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News from EPI Andrew Puzder would be a dramatic departure from the legacy of labor secretaries who advocate for working people

In a new memo, EPI Labor Counsel Celine McNicholas outlines the ways in which President Trump’s nominee for secretary of labor, Andrew Puzder, fails to live up to the standards set by previous labor secretaries, including Frances Perkins, labor secretary under FDR and principal architect of the New Deal.

“Perkins’s tireless efforts on behalf of working people led to the establishment of a federal minimum wage, limitations on work hours, unemployment compensation, enhanced worker safety, and the creation of Social Security. The policies she advanced provide the foundation of our labor and employment laws, and most labor secretaries have followed her example,” said McNicholas. “It is difficult to overstate how dramatic a departure Puzder would be from previous labor secretaries.”

McNicholas outlines a number of policies that the Labor Department is charged with carrying out, which Puzder has opposed or criticized, or which his history as a low-wage employer casts doubt on his willingness to enforce. For example:

  • Puzder opposes raising the federal minimum wage. He has stated, “Some jobs don’t produce enough economic value to bear the increase,” demonstrating a fundamental lack of understanding of the issue.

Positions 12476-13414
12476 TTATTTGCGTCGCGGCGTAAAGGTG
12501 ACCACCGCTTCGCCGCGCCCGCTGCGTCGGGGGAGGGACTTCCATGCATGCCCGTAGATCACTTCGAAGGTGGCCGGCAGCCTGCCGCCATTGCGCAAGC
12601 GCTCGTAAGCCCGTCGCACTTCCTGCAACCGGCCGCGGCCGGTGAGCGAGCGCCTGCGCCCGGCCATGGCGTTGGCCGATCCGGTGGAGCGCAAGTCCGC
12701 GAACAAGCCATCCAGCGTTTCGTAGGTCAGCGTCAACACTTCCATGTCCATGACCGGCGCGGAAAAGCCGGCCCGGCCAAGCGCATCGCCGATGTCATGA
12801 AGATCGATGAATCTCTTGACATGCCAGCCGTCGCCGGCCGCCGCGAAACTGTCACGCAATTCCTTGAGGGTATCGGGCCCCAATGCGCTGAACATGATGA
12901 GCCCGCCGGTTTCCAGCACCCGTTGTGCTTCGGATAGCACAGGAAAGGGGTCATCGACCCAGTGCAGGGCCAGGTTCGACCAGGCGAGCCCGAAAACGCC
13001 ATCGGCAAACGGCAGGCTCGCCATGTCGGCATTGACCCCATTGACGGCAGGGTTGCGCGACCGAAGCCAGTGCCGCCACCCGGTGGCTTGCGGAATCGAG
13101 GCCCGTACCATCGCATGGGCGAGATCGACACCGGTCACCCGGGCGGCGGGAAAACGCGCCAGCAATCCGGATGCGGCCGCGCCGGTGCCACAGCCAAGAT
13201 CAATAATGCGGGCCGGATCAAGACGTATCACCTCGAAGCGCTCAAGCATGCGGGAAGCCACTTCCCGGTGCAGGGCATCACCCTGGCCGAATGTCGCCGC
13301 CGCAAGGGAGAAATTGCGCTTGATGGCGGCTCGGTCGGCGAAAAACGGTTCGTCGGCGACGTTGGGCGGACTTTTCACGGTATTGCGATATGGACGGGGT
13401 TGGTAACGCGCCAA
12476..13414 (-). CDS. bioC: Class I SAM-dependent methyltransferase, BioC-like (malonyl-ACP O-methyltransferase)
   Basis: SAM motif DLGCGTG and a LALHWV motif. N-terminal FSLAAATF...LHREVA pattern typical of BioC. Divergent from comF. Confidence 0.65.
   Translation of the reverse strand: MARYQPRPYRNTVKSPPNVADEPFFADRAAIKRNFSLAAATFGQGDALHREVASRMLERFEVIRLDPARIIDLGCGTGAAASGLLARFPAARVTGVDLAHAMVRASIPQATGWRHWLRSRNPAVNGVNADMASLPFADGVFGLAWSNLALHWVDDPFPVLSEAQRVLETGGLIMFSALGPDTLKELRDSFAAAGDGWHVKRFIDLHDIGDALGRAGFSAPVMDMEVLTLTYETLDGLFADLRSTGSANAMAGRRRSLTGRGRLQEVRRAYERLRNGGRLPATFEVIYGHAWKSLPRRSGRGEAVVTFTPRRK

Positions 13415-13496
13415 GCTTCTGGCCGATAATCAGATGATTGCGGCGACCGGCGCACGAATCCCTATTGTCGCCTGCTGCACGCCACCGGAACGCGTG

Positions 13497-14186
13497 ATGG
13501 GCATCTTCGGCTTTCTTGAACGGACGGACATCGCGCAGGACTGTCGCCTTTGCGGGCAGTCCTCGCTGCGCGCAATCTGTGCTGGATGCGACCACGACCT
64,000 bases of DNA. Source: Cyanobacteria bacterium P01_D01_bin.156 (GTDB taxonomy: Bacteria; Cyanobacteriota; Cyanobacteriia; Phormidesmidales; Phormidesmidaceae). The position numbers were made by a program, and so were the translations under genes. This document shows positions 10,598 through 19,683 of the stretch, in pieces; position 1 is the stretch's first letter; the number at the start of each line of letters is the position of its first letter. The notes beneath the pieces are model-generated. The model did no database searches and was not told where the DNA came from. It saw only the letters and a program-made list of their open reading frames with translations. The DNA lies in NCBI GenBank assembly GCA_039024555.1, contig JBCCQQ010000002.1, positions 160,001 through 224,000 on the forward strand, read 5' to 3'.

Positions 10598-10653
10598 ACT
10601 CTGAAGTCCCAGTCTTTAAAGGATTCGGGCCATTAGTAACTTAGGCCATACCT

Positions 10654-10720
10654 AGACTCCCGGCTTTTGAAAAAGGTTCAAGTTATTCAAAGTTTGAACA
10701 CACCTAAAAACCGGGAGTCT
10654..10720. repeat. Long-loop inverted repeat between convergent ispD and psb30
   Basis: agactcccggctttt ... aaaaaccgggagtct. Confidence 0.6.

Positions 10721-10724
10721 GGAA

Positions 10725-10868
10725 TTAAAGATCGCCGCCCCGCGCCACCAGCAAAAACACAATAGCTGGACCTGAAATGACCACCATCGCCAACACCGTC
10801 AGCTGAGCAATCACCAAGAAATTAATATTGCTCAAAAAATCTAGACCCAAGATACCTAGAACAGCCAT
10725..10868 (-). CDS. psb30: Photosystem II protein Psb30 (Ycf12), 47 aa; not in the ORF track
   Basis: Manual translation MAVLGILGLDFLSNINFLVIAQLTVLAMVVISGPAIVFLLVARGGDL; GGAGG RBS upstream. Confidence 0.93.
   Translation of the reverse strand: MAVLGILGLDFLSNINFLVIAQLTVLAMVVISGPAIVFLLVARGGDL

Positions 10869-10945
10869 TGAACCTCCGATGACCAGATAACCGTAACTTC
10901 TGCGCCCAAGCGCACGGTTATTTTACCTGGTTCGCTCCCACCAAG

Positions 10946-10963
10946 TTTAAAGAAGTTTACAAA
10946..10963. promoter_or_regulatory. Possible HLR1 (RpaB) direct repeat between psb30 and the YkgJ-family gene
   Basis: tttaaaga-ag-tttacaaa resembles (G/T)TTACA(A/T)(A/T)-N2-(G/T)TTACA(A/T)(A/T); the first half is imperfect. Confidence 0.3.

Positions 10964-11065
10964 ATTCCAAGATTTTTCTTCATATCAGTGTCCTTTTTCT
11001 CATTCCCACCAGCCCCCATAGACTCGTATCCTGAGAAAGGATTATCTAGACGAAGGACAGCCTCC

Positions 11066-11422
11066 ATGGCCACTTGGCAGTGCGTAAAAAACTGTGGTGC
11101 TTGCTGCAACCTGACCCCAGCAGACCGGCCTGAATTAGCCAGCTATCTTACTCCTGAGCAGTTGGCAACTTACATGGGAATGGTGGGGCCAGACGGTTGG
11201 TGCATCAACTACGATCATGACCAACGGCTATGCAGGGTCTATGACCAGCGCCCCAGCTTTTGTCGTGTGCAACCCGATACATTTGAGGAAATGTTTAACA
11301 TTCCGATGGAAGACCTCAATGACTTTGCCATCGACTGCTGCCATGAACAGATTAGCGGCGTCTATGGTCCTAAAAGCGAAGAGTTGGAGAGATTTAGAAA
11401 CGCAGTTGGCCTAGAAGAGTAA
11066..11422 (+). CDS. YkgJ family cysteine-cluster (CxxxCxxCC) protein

• Puzder opposes a Department of Labor rule that would give millions more workers the right to the overtime pay they deserve.
  • Puzder has been critical of proposals to provide paid sick leave, arguing incorrectly that the economy hasn’t seen the underlying economic growth necessary to support such increases.
  • Puzder’s record as CEO of CKE Restaurants is marked by repeated violations of the very wage and hour and safety protections he would be responsible for enforcing as secretary of labor.

“The secretary of labor is charged with protecting and uplifting American workers,” said McNicholas, “After 35 years of flat wages, we need a labor secretary who will advocate for workers getting higher wages and having a safe work environment—not someone who will be looking at the bottom line for CEOs, who have reaped the lion’s share of the benefits of an improving economy.”